We’re big into interval training because it seems like a really efficient way to exercise. But the question still remains: how to get yourself to actually do it? A new iteration seems to accomplish that. The promising research is outlined in the New York Times’ A Way to Get Fit and Also Have Fun. Although it’s called 10-20-30 training, it’s really 30-20-10 training. We’ve been finding it works! Here’s how you do it:
Warm up with an easy jog (or pedaling or rowing), then ease into the intervals of heightened intensity. The 30-second portion should feel relaxed; the next 20 seconds moderately hard; and the final 10 seconds a full gallop, or whatever gets your heart seriously pumping.
Do five of the 10-20-30 intervals in a row without pause, then rest for two minutes by standing or very slowly walking about. Repeat the five consecutive intervals one more time, cool down, and you are done. The whole session, minus warm-up and cool-down, will have lasted 12 minutes.
If you are already in fine shape add another set of the five uninterrupted intervals.
We’ve tailored the basic notion to our workouts in the park across the way, where we wear a wrist heart rate monitor. Since we can’t take the pounding of jogging anymore, we walk really fast or climb stairs to get our heart rate up, which can take longer than 10 seconds. If you don’t use the machines in a gym, or jog, you could conceivably tailor it to a variety of exercises (many of which we’ve written about), including hula hooping…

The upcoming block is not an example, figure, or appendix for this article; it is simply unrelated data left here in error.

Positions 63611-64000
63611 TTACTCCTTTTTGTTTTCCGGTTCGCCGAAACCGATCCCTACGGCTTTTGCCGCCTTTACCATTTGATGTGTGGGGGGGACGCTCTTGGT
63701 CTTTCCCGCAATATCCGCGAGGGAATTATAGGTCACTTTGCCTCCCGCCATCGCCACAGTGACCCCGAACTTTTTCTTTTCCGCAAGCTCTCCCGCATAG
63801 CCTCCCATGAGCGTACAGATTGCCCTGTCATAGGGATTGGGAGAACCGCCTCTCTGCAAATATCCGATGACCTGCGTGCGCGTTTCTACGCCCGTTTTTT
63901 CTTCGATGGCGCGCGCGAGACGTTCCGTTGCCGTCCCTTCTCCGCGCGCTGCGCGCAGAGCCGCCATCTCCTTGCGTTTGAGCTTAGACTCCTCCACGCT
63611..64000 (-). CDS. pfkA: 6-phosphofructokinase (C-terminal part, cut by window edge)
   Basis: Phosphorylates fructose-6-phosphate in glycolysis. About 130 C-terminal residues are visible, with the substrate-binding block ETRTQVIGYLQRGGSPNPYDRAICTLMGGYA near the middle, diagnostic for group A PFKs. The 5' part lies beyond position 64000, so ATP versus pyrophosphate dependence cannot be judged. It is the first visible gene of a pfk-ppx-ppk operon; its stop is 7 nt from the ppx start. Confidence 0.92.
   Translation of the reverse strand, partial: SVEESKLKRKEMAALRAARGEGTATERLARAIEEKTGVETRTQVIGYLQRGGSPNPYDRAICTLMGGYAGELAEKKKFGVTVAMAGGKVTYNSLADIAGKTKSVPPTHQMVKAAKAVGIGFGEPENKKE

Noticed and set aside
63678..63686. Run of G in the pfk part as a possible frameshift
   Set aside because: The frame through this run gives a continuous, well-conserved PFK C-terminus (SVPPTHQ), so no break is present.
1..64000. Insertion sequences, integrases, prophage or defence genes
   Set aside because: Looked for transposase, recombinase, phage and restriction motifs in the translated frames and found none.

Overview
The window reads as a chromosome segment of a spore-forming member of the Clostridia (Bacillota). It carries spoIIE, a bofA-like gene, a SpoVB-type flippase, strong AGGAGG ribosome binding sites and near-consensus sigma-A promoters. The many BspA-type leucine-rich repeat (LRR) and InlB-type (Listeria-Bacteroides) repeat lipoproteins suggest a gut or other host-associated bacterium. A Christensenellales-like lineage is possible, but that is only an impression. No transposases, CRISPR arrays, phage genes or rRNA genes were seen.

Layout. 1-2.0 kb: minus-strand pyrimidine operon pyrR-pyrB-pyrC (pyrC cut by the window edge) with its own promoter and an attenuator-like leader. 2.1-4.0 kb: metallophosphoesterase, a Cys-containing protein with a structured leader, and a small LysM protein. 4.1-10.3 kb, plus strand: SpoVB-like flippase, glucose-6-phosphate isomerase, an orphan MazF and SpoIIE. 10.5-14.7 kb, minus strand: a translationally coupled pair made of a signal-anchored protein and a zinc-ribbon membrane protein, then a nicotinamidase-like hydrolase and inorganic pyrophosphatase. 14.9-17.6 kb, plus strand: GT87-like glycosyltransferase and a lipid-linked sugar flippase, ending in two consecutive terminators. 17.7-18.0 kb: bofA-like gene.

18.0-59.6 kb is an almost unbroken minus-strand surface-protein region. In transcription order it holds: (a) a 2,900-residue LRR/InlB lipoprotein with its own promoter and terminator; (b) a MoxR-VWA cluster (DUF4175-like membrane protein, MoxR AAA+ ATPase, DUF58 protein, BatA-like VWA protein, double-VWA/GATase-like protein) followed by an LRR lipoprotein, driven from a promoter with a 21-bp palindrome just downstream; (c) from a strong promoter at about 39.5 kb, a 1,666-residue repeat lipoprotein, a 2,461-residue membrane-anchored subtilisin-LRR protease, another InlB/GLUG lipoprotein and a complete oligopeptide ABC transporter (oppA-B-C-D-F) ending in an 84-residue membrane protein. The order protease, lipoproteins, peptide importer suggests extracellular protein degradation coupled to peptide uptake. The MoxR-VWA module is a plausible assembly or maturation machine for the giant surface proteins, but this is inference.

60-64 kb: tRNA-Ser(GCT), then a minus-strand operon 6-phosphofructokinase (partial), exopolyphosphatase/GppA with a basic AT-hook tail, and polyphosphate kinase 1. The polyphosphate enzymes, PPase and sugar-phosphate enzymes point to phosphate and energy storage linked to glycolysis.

…or improvised dance.
We’ve found that the various counts and changing interval speeds somehow keeps our interest, so we actually do the exercise. We’ve also found that we can work various iterations of it into our walks around the city.
If you wish to try 10-20-30 training, the Time’s article recommends starting by replacing one or two of your normal weekly workouts with a 10-20-30 session.